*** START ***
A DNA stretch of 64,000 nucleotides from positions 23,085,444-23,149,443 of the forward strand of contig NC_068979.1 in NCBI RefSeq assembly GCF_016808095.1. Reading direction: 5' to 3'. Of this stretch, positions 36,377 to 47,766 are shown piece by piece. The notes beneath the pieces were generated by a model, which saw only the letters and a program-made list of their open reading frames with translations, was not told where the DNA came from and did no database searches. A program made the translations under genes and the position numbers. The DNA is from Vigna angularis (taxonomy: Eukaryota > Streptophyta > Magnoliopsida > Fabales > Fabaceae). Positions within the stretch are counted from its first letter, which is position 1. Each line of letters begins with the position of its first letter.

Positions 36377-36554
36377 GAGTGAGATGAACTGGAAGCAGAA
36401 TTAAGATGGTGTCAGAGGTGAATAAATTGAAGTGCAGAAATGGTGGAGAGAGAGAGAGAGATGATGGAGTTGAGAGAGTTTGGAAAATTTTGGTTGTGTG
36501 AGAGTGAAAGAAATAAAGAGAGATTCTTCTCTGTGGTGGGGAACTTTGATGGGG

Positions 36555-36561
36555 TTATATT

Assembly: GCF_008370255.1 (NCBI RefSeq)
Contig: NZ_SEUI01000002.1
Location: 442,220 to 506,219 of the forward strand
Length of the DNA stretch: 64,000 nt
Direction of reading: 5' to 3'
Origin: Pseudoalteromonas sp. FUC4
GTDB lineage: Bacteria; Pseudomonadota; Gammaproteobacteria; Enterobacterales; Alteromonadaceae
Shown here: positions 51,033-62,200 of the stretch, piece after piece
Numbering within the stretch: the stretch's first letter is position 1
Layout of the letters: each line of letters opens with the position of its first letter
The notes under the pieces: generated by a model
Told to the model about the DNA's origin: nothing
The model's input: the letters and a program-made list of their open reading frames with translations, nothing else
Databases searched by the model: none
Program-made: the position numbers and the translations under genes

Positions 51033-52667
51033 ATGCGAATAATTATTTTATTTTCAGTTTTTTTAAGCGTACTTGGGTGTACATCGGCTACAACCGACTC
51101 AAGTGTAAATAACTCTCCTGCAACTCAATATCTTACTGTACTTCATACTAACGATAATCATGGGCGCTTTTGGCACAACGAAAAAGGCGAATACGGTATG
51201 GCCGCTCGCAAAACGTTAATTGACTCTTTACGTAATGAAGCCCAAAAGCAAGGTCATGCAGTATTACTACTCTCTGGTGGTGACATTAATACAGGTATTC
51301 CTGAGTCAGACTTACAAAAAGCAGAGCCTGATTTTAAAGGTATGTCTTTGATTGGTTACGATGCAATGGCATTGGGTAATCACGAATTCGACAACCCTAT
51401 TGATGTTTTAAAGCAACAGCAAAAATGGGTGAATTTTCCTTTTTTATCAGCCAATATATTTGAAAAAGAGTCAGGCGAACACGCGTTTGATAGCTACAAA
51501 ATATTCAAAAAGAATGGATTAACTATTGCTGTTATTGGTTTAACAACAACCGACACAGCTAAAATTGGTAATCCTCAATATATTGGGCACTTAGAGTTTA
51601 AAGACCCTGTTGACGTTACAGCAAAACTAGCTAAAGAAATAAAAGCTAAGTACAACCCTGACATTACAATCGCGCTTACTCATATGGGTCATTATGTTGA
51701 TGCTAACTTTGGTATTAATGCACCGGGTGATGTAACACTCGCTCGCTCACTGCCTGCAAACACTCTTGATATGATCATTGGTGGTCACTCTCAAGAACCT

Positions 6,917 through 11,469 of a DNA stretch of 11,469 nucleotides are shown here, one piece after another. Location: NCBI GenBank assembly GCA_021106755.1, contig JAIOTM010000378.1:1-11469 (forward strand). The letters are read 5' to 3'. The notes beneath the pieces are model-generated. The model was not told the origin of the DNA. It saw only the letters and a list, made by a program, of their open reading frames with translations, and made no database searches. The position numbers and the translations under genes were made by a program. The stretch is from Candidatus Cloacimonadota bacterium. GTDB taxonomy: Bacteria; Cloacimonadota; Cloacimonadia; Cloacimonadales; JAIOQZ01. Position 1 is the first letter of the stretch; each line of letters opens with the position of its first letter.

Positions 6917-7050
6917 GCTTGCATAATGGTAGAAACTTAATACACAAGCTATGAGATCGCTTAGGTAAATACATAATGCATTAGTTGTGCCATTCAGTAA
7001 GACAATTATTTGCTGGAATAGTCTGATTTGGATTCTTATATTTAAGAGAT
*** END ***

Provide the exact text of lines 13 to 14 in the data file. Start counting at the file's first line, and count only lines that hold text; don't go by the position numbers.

Origin: Pseudoalteromonas sp. FUC4
GTDB lineage: Bacteria; Pseudomonadota; Gammaproteobacteria; Enterobacterales; Alteromonadaceae